Ford:

Okay.

DeVorkin:

And, I assume that was Hiltner, or somebody?

[Following passage set has accompanying video clip, to access please contact nbl [at] aip.org]

Ford:

I was actually thinking earlier than that, when I went out to Delaware, Ohio to the 69-inch. We went out there with stuff. I guess it was the electrostatic tube. I’m sure it was the electrostatic tube. At some point, had to hook it up, and the leads were kind of like this, but they were not soldered. They were not tinned for some reason. And, I asked whoever was standing around, it could have been Keenan, could have been Slettebach, if I could borrow a soldering gun and tin these leads. And, Keenan said, “Well, we don’t have one here, but I think there may be one over in the physics department.” (Laughter) Well, you know, this was my first visit to a big observatory. (Laugh) It was big. And, not having a soldering gun was something that was pretty amazing. I’d had a soldering gun in my toolkit since I was, (Laugh) oh gee, fourteen years old. So there was a little bit of business about electronics there. As far as the image tubes, I think they were all pretty eager to give it a try. They may have had some skepticism, but they didn’t let it show. I think that in the case of someone like Hiltner, he probably thought that he had a better scheme that he could maybe learn from what I had and then make something better.

DeVorkin:

Was he your primary contact at Yerkes? Did you work with him closest?

Ford:

Probably so.

Go into the notes to see with whom I was working. And, what I can remember about Yerkes is that I spent time out at Williams Bay Wisconsin, and that was mostly with Charles Cowley. But, that was later on. It must have been Hiltner. Hiltner and I became good friends, and I would often visit him and have dinner at his house. I remember his daughter, who married an astronomer at Dartmouth. Then he ended up at Mount Wilson helping with the design of a telescope later on.

DeVorkin:

You went to Tokyo, you went to Australia, you went all over the place, do you have stories that you like to tell (Laugh) about your experiences?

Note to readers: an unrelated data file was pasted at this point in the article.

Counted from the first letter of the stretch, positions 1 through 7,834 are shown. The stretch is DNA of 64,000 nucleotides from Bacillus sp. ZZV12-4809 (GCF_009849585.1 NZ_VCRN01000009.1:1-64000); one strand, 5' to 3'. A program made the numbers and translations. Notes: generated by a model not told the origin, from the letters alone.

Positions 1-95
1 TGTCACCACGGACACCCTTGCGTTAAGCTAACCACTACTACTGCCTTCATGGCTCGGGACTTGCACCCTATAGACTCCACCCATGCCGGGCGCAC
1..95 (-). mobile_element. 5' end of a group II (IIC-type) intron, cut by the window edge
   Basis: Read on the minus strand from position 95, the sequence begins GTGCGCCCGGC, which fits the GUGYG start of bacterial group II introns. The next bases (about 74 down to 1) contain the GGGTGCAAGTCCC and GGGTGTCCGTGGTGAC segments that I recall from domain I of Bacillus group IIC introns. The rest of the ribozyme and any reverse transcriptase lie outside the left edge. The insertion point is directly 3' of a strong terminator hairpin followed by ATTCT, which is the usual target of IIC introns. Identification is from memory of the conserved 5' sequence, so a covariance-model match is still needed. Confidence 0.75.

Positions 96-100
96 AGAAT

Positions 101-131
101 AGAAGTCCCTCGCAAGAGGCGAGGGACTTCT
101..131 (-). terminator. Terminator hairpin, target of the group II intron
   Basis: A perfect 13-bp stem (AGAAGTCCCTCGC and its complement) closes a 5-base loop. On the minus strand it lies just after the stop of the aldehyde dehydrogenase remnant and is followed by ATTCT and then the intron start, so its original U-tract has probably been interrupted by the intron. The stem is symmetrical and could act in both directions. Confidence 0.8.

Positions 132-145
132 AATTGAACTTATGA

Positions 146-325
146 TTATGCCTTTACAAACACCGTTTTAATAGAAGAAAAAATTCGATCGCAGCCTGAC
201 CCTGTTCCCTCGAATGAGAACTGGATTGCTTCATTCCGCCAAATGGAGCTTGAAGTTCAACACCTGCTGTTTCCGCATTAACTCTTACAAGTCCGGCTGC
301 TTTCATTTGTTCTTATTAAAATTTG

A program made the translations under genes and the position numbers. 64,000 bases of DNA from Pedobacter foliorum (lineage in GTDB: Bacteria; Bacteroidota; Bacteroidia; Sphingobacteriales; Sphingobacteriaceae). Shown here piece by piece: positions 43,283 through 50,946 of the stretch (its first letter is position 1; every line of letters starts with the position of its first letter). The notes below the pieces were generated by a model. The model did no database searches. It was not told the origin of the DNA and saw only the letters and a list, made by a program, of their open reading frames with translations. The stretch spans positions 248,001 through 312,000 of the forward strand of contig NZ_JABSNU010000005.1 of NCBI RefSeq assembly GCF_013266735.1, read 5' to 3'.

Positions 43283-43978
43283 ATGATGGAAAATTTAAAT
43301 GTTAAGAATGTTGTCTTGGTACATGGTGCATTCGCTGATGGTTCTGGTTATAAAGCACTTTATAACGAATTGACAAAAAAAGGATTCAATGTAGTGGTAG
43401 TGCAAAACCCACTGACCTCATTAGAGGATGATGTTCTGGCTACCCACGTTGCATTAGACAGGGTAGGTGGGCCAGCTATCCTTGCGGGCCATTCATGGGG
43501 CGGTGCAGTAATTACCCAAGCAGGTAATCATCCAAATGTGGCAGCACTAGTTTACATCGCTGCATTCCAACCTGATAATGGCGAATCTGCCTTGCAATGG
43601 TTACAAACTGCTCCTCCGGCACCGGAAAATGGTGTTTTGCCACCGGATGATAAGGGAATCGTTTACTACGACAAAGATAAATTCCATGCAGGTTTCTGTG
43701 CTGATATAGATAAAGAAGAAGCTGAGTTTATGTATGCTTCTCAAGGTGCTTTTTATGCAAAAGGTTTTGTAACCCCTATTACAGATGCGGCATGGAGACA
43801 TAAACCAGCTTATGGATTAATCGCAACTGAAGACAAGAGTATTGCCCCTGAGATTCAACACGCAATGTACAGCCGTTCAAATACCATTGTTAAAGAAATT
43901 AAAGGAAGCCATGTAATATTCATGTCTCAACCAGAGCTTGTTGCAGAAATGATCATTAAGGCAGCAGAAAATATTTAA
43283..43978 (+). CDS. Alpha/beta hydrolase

Ford:

I had good experiences in most of those places. I was bringing them something that they wanted to give a try to. They may have been skeptical about how it would work or how they would use it, but I was treated well and had wonderful trips. I took an image tube spectrograph to Mount Stromlo and left it there for a year, because [Allan] Sandage was coming in and he was supposed to use this equipment after I left, and he did. I went to Tokyo from Mount Stromlo. I’m quite sure. It must have been the first trip to Stromlo, because I remember flying up to Japan, arriving in the middle of the night. The plane was late. (Laugh) Sleepy astronomers meeting me at the airport. (Laugh)

DeVorkin:

But, they met you at the airport?

Ford:

They met me. And they had a truck that took the equipment. And, the truck took the equipment from the airport to the observatory. The astronomers took me from the airport to Tokyo for a day, and then we had a day of sightseeing in Kyoto, and then ended up down at the observatory. It was quite a nice visit. There were nice young astronomers, postdocs or whatever, there. Some of them had spent time in the States and I had met them when they were at Goddard. And so, there was a reunion of at least one or two of these astronomers, and that was nice, and they took good care of me. We got down to the observatory and started to put all the stuff together, but it turned out that the pickup truck had had an accident between the airport and the observatory.